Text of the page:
As late as July 19—hours before being called to D.C.—McClellan was still bemoaning the officers under his command. “In heaven’s name, give me some General Officers who understand their profession,” he pleaded to Washington. [v] While early war officers were certainly a mixed bag, McClellan did have capable officers under his command who would distinguish themselves later in the war, most notably William Starke Rosecrans, who would rise to the rank of major general and masterfully strategize the often-overlooked Tullahoma Campaign in the summer of 1863.
McClellan likewise had no issue in quarreling above his rank in the summer of 1861. He would meddle in affairs outside his department in Kentucky and Maryland and scoffed at Winfield Scott—his only ranking officer—and Scott’s proposed “Anaconda Plan.” When called to D.C. in July, McClellan would ignore the chain of command, bypassing Scott entirely in favor of Lincoln and his cabinet.
McClellan’s squabbles with his superiors—namely Abraham Lincoln—and several of his subordinates would continue through 1861 and 1862. These feuds and distrust would often result in McClellan’s . . .
George McClellan was a masterful micromanager, seemingly taking satisfaction in overseeing tasks that should have been delegated to subordinates. He would write to Mary Ellen only days after arriving in western Virginia that “everything here needs the hand of the master,” and that “unless where I am in person everything seems to go wrong. He would similarly bemoan to Washington that “I give orders & find some who cannot execute them unless I stand by them. Unless I command every picket & lead every column I cannot be sure of success.” His belief that the army could not move without him would spill over into a belief that the army could likewise not fight without him, remarking to Mary Ellen that “I don’t feel sure that the men will fight very well under anyone but myself,” never mind that troops under Rosecrans and Morris had fought ably at Rich Mountain and Corrick’s Ford, and in the Kanawha Valley under Brigadier General Jacob D. Cox.[vi]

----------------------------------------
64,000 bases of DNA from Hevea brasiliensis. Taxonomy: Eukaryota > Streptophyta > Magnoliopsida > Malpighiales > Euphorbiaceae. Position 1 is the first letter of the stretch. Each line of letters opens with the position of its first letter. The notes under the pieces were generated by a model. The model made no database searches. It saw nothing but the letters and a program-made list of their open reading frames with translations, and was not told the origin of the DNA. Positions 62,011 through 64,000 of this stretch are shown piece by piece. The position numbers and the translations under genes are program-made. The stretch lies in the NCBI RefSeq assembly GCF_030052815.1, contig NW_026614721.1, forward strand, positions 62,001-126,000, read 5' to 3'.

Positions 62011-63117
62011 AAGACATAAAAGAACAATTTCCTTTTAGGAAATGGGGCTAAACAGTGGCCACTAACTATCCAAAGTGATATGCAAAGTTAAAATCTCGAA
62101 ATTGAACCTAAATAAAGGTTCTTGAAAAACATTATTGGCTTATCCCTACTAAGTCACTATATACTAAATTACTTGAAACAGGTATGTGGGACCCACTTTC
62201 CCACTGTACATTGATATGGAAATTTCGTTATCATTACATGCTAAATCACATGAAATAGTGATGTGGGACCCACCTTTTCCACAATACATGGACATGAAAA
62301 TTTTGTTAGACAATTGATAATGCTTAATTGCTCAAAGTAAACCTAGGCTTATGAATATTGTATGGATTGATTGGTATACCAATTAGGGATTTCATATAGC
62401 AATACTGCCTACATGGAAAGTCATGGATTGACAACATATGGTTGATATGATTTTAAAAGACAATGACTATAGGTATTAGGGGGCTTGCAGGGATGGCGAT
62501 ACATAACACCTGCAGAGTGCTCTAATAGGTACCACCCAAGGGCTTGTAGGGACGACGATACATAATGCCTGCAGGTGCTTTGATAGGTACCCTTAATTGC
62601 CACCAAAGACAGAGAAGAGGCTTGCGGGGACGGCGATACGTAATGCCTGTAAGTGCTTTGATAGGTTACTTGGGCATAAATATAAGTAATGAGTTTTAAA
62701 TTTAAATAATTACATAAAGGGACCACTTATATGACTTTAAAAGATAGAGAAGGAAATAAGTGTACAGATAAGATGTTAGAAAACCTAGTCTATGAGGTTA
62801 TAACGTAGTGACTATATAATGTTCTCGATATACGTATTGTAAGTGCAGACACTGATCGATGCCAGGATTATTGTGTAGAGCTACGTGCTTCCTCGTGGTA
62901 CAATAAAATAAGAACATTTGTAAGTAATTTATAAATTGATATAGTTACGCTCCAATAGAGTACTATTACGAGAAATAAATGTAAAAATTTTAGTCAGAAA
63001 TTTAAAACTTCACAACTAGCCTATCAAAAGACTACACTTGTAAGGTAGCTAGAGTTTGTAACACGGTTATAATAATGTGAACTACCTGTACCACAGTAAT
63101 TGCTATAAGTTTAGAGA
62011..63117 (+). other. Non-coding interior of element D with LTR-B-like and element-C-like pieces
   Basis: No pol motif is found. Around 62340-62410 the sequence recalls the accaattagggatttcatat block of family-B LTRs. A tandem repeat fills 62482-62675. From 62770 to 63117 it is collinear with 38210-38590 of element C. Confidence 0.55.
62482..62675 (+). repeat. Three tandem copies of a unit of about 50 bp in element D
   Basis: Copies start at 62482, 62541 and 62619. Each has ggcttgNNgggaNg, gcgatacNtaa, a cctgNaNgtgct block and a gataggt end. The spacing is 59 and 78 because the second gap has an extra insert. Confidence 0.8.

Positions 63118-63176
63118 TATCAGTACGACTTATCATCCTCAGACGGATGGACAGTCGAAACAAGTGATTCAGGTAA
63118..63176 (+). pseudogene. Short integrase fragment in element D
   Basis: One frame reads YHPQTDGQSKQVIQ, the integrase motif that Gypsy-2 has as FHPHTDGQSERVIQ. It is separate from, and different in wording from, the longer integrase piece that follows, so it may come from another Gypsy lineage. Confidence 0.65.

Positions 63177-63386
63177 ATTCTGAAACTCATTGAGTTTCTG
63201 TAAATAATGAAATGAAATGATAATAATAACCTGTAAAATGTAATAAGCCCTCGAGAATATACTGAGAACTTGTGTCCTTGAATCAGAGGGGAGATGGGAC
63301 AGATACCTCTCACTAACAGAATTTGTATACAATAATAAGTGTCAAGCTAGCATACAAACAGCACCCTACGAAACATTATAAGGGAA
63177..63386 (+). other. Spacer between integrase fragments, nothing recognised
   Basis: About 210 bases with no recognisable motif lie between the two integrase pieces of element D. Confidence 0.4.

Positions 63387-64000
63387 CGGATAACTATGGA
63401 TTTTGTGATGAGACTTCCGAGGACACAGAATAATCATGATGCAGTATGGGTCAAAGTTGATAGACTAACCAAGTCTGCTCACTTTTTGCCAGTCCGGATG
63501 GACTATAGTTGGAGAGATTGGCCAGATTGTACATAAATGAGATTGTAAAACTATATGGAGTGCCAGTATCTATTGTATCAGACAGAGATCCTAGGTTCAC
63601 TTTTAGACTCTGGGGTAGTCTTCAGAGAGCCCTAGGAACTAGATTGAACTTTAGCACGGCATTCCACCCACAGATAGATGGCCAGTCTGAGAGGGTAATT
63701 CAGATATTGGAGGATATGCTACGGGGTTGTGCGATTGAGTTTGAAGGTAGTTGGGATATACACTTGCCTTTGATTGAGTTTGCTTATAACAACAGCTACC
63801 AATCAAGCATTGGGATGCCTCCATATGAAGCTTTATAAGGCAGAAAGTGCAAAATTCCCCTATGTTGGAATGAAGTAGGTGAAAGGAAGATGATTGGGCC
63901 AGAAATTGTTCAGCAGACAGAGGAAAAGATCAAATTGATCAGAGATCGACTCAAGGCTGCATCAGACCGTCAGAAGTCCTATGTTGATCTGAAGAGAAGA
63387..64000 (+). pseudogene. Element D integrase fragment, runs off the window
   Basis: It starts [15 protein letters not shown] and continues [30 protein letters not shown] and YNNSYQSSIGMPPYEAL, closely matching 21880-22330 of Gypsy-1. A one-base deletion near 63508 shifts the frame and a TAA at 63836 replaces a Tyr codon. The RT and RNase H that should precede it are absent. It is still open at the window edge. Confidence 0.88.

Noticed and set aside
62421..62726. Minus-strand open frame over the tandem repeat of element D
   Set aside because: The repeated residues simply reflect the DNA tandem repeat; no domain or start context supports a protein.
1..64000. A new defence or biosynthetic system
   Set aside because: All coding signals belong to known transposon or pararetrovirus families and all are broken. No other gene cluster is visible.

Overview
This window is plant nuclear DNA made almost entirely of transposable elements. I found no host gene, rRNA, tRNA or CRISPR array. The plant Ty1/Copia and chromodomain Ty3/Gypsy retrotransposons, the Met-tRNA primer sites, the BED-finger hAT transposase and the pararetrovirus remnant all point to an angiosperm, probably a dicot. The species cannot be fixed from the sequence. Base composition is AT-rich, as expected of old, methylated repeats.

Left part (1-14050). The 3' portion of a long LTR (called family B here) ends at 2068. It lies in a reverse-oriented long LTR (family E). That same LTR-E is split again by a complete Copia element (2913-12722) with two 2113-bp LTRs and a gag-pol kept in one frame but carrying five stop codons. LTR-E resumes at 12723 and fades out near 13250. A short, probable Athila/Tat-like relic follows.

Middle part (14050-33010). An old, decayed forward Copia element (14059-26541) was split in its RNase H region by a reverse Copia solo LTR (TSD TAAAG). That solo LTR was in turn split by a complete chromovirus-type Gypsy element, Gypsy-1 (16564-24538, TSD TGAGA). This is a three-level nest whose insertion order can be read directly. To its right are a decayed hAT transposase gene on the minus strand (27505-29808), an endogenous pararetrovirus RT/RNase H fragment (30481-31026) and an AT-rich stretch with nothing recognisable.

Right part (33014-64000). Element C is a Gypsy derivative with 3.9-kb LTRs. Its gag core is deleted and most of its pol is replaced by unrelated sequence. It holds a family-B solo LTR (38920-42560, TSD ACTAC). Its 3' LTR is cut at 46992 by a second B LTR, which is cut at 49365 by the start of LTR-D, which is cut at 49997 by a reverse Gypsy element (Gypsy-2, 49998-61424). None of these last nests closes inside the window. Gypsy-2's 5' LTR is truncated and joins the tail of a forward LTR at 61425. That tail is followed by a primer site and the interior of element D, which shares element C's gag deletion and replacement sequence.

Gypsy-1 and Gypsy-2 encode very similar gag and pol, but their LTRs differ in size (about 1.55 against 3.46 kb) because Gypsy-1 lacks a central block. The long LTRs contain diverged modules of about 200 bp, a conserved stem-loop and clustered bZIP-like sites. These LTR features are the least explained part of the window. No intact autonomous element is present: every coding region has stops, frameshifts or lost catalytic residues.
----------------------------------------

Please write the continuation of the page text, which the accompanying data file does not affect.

McClellan would be routinely delayed after crossing the Ohio River in the micromanaging of transportation, supply wagons and logistics—traits that would likewise haunt him in the planning and execution of the 1862 campaign on the Virginia peninsula. This style of leadership would regularly lead to McClellan’s . . .
. . . slow movement, which we’ll talk about in part two.
To be continued….
[i] Sears, Stephen W., The Civil War Papers of George B. McClellan: Selected Correspondence, 1860 – 1865, (New York, NY: Houghton Mifflin Harcourt, 1989), 44
[ii] Sears, Papers…, 41
[iii] Sears, Stephen W., George B. McClellan – The Young Napoleon, (New York, NY: Ticknor & Fields, 1988), pg. 86
[iv] Scott, Robert N., The War of the Rebellion, a Compilation of the Official Records of the Union and Confederate Armies, Series I, Volume II, (Washington, DC: Gov’t Printing Office, 1882), 208-209
[v] Sears, Papers…, 61
[vi] Sears, Papers…, 34, 40, 61